Saint Paul wrote his letter to the Philippians about a year before he died in prison at Rome. In the letter he states concisely what he believes the human heart most longs for, that is, the meaning of life: “For to me life is Christ, and death is gain.”
Paul wasn’t suicidal but he did have a death wish, so to speak, only because he wanted to be configured to Christ in eternity in a way he never could do in mortality. Christianity does something that no other religion or philosophy in the world can do: it unifies how we live on earth with how we will live in heaven. Our faith gives us a reason to live and a reason to die. Paul did not fear death because he knew it was a means to an end, to be with Christ which was “far better.”
For the pagan in Paul’s day death was the destroyer of life. The afterlife was a shadowy and joyless existence, an endless waiting around but nothing ever changed. Life on earth was painful, especially for the poor and the marginalized, but a good death, the ancients believed, could assuage that pain by putting an end to an individual’s earthly suffering, though the antidote was equally abysmal.
Paul saw death as being like the birth of a child, an emergence from the womb of time to the limitlessness of eternity. Because of Christ’s resurrection, Christians no longer have to wait around the town square like the hungry workers in the gospel looking to get hired (Mt 20:1-16a). It is our choice as to how we use the time God gives us, hopefully by preparing for heaven. To distract ourselves from the wiles of humanity many of us pad ourselves with creature comforts to avoid the inevitable pain of being human, as if through externals we can sideswipe the meaning of life, to be in Christ, even as we condemn ourselves to a semi-permanent state of spiritual stagnation. This is not the type of Christianity Paul practiced (exactly the opposite) and this understanding of salvation he impressed upon the members of all the churches to which he ministered.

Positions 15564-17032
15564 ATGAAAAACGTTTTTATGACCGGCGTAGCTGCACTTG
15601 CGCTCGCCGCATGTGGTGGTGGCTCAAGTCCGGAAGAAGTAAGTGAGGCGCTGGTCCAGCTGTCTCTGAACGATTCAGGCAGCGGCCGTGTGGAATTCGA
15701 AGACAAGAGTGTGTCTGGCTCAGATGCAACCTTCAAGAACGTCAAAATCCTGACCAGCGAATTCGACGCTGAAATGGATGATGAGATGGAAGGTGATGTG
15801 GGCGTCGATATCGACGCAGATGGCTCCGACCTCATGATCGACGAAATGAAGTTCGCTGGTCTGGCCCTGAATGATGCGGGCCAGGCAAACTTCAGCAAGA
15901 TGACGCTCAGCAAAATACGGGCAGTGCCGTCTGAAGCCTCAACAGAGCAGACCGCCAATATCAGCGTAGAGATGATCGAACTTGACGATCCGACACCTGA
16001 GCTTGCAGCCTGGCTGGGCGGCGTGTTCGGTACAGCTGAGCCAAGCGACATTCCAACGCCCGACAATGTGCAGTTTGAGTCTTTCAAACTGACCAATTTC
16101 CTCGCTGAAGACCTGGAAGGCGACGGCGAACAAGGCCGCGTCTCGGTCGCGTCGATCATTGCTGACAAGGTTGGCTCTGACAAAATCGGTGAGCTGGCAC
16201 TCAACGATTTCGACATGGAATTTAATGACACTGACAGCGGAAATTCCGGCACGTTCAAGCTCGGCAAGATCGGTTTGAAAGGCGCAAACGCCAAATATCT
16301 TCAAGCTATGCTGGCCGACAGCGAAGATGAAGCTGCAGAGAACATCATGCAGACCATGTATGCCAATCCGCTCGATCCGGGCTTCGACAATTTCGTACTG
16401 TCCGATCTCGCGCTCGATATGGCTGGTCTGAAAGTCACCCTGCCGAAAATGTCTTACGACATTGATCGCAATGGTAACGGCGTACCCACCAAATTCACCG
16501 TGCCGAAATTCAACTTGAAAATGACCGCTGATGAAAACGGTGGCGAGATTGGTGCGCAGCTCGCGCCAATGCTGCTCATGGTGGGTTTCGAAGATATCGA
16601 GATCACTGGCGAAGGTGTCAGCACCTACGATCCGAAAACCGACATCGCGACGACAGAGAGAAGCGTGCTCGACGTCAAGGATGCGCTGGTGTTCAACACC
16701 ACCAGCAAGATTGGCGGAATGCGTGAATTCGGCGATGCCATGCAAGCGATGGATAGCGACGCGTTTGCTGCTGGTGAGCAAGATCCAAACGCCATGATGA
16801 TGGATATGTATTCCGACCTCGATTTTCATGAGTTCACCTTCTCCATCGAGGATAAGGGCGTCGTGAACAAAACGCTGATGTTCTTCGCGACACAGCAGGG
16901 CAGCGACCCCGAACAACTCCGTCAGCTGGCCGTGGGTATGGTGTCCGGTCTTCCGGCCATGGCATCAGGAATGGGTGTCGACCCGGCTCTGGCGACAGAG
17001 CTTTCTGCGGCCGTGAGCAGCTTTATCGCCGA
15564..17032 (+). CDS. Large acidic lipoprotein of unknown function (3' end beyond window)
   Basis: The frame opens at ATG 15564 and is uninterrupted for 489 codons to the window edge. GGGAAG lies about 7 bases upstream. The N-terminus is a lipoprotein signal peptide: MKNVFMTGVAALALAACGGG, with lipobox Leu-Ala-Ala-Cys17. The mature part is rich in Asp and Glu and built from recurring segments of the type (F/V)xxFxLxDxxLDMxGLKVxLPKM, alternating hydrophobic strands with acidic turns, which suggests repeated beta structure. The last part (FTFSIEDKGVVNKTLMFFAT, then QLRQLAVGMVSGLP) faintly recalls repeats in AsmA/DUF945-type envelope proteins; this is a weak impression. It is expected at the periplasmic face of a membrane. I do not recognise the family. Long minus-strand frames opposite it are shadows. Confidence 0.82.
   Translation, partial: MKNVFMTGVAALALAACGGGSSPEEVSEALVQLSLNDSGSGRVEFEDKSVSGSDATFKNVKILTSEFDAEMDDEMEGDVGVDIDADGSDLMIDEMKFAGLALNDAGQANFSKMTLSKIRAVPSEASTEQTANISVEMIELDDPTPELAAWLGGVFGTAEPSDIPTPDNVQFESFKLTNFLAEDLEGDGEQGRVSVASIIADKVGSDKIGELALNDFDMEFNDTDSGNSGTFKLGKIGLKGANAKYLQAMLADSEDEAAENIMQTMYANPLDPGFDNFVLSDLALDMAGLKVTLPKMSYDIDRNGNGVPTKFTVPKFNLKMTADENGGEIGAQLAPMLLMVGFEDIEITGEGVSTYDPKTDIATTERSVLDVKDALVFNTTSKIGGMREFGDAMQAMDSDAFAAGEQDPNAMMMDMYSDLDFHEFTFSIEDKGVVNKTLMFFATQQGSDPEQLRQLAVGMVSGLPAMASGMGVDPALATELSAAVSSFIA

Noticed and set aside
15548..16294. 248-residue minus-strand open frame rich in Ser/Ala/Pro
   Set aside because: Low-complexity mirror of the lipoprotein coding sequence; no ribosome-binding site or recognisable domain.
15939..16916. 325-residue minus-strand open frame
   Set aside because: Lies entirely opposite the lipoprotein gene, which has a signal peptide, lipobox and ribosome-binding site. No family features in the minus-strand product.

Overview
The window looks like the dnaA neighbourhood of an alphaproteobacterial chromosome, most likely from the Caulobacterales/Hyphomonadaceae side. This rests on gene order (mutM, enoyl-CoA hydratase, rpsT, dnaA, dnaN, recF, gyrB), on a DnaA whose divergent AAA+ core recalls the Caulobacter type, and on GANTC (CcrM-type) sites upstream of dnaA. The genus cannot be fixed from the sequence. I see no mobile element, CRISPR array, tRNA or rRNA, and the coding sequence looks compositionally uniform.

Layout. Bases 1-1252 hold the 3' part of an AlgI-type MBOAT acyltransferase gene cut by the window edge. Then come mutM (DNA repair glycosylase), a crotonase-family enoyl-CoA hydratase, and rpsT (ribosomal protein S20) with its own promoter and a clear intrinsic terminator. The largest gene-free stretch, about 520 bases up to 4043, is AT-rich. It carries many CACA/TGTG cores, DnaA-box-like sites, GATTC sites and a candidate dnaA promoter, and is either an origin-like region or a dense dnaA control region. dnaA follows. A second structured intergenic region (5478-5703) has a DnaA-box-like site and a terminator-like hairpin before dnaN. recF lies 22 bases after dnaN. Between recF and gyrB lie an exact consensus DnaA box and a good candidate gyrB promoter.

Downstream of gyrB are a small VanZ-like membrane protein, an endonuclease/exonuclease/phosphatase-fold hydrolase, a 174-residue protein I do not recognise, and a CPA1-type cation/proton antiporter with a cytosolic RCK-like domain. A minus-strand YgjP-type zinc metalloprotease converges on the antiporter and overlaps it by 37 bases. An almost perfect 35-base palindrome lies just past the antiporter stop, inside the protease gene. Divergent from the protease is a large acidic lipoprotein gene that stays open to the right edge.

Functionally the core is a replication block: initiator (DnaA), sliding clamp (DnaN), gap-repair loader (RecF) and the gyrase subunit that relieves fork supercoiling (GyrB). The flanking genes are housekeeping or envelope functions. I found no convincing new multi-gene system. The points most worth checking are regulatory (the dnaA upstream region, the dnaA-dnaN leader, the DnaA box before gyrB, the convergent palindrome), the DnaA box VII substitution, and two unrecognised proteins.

Paul was a Roman citizen. He knew he would be executed. Christians who refused to worship the emperor or their gods were charged with treason, a capital offense. Precisely for this reason did Paul hand himself over to the authorities in Jerusalem and he was transported to Rome where he spent two years under house arrest, all the while teaching and evangelizing those who visited him in prison. And he kept writing. The Philippian church, in fact, all his churches, needed his continual support. To remain alive for their sake was to sacrifice what Paul most wanted: an eternal union with Christ in heaven. It is clear what he preferred, though he claimed to be conflicted. “I long to depart from this life and to be with Christ, for that is far better. Yet that I remain in the flesh is more necessary for your benefit.”
The Greek verb Paul uses for “to depart” is analuein, which coveys a more vivid image. Analuein was a word used to describe breaking camp, taking down the tents, packing up the gear, and moving on. It also described a ship leaving port, the sailors untying the mooring ropes, raising the anchor and the sails, and putting out to sea.
Ultimately the Apostle’s choice as to whether he remained alive or went home to heaven was made for him by his executioners. Paul died as he lived, in Christ. For him it was a win-win situation. To the Romans he wrote, “If we live, we live for the Lord; and if we die, we die for the Lord” (14:8). If we are to be practitioners of the spirituality Paul endorsed then a decision must be made daily as to whether we live for the Lord or die in our sins. Either we die while we live or we live while we die. What matters is whether we make the choice for ourselves or leave it up to somebody else, which will ensure a shadowy existence. Jesus said, “I lay down my life in order to take it up again. No one takes it from me, but I lay it down by my own accord. I have the power to lay it down and the power to take it up again. This command I have received from my Father” (Jn 10:17-18).